7. InitializationMethod – a method of a new device initialization. Possible values:
- “Clean” – initialization of all HA device disk images with zeros. It is used to prevent unauthorized access to the data of an HA device that was previously removed to free space in a storage pool. Note that this value slows down the process of creating a new device.
- “NotSynchronize” – initialization without initial synchronization. Use this value to speed up the process of creating a device.
8. CacheMode – a cache operation mode.
9. CacheSizeMB – a cache size in MB.
Connecting SMI-S provider to SC VMM 2012 R2
To enable disk array management using VMM you need to connect the appropriate SMI-S provider.
To connect SMI-S provider:
1. Click the Add Resources button (Figure 4, highlighting 1) on the toolbar of the SC VMM console.
2. Select Storage Devices (Figure 4, highlighting 2).
3. Specify type of a storage provider. Select Add a storage device that is managed by an SMI-S provider radio button (Figure 5).
4. Select SMI-S CIMXML protocol (Figure 6).
5. Enter address of the host where StarWind SMI-S Agent is running and the user name that will be used by VMM for authorization on StarWind SMI-S Agent. If there is no appropriate user, create it here.
Attention. A host with installed StarWind SMI-S Agent must be located in the same domain with MS SCVMM 2012. If your organization doesn’t use a domain, make sure that DNS has a record that links a host IP with its name.
Note: By default, there is no password to access StarWind SMI-S Agent. To change these settings, modify the cimserver_planned.conf file located in the installation folder of StarWind SMI-S Agent. Add the following line to the file:
enableAuthentication = true
Save the file and restart the StarWind SMI-S Agent service. Then enter to the command line the following:
cimuser-a-u <username>-w <password>
The <username> field should be filled in with the name of the existing account on the host that runs StarWind SMI-S Agent.
6. If the wizard succeeds to connect to provider, it will display all available disk arrays. Figure 7 illustrates that wizard has detected the StarWind’s storage device called TestStorage.
7. Click Next and select pools to be assigned to VMM (Figure 8). Every selected pool has to be classified. If there are no classification options yet, click Create classification to carry out the required action.
8. Confirm the settings specified before. Summary displays the information regarding disk array, provider and pools to be managed by VMM (Figure 9).
Creating a logical unit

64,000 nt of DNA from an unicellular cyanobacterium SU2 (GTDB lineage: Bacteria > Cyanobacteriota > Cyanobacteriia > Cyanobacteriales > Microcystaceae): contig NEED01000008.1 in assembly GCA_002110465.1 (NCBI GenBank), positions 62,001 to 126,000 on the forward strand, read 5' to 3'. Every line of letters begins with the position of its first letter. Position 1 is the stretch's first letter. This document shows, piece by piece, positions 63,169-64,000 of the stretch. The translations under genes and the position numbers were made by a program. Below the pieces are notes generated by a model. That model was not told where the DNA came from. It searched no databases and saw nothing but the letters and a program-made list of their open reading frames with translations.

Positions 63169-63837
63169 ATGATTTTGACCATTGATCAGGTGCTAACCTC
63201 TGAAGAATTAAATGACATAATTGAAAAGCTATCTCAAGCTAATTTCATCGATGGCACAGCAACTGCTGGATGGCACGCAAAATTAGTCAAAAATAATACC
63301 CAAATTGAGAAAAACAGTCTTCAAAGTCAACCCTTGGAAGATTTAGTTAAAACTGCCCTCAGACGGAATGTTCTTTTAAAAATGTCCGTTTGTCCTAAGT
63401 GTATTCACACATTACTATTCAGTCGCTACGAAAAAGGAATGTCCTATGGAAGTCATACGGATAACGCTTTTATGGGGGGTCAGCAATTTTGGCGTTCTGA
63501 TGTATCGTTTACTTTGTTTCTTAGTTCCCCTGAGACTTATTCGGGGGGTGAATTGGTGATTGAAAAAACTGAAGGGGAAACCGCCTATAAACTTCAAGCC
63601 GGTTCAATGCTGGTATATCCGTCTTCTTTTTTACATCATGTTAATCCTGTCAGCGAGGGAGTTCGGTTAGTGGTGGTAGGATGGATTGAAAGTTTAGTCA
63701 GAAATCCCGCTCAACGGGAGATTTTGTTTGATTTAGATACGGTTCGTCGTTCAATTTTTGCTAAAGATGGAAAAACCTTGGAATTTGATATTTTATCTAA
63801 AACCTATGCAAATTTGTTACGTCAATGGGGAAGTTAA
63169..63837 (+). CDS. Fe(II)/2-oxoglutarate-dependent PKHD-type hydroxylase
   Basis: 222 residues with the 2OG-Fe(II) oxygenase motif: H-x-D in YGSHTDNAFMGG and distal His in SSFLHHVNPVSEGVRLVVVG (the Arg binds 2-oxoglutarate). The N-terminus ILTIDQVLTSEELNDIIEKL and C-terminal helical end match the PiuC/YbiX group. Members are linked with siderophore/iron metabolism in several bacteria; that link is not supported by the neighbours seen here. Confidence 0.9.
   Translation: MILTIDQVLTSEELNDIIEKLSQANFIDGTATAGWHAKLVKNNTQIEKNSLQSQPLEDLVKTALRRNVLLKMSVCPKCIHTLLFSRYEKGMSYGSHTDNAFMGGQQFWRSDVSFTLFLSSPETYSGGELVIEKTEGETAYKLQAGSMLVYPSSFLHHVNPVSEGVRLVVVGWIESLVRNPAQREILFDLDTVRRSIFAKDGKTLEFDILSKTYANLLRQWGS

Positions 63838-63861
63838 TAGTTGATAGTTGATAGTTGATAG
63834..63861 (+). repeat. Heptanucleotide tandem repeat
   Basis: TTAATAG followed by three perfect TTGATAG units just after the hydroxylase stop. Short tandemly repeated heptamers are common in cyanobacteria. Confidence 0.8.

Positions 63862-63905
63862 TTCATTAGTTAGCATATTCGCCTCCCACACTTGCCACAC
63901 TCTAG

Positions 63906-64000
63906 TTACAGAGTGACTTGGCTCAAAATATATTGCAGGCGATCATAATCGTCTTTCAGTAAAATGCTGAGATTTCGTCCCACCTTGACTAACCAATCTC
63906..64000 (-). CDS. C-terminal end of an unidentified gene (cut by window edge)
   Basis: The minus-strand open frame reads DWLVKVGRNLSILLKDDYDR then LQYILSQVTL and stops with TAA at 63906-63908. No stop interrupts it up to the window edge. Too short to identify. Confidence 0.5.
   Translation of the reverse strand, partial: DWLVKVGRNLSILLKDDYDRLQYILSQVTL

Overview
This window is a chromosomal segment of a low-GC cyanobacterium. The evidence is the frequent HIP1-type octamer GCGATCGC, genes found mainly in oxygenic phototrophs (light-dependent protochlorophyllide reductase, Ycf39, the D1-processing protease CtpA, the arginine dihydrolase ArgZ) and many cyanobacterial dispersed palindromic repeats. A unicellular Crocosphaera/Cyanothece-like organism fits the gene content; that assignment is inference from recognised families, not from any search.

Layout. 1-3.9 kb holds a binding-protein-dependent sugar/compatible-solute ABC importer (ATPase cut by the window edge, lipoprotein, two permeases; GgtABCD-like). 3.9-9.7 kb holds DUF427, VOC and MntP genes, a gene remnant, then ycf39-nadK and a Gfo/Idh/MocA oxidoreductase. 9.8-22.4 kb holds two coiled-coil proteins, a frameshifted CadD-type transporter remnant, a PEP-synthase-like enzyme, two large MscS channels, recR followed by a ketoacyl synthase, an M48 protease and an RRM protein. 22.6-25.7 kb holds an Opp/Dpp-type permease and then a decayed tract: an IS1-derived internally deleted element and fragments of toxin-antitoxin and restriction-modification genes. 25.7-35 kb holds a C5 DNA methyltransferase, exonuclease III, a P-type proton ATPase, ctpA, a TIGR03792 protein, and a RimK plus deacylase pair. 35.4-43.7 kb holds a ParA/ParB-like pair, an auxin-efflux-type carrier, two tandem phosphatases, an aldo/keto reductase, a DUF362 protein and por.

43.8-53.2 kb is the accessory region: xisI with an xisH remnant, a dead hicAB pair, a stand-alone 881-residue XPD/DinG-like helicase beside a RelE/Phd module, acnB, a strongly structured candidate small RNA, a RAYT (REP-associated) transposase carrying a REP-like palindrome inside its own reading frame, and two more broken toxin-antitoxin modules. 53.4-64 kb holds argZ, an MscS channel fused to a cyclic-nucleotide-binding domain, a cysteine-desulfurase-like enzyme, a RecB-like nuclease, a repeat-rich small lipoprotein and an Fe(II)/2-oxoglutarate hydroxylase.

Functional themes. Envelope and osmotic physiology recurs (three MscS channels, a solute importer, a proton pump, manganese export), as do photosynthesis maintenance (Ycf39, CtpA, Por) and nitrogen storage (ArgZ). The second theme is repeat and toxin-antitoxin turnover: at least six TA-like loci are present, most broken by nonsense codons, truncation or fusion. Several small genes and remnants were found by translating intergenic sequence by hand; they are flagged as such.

A logical unit (LU, Storage Volume) is created on the basis of a storage pool. All created devices are displayed in the Classification and Pools column (Figure 10). The screenshot below illustrates that there aren’t any logical units yet.
To add a new logical unit:
1. Сlick Create Logical Unit on the toolbar (Figure 10).
2. In the Create Logical Unit dialog select a storage pool, specify name and size of a LU, and click OK.
A newly created device appears on the list (view the Name column).
Note: The new logical unit testlu123 is not assigned to any host which is displayed by the value No in the Assigned field.
After this operation StarWind Management Console displays a new device ImageFile1 (Figure 13).
The device is active, but since it is not connected to any target yet, it is not available. Note the image file location is My Computer\C\Images.
Allocating storage pools and logical units
SC VMM allows for allocating storage pools and logical units to different Hyper-V hosts and host groups. To make a storage pool or logical unit available for a host or host group, allocate them for a particular host or host group.
Attention. If you are going to create logical units from an HA storage pool, you have to previously create a service HA logical unit with minimum 1GB capacity. Note that this service unit must be created before assigning storage pools to hosts and before adding disk arrays on hosts. Do not assign the service HA unit to any host to avoid using it by mistake.
To allocate storage pools and logical units:
1. Click Allocate Capacity on the toolbar.
2. In the Allocate Storage Capacity dialog, click use one of the following buttons:
- Allocate Storage Pools
- Allocate Logical Units
3. In the Allocate Storage Pools window, select the Display as available only storage arrays that are visible to any host in the group checkbox to verify that storage pools are available on the network.
Note: If after selection of this checkbox the storage pools disappeared from the list, you need to refresh the information on a Hyper-V host and storage provider.
- To refresh information on a Hyper-V host, click Refresh on the shortcut menu of a respective host.
- To refresh information on a storage provider, click Rescan on the shortcut menu of SMI-S provider.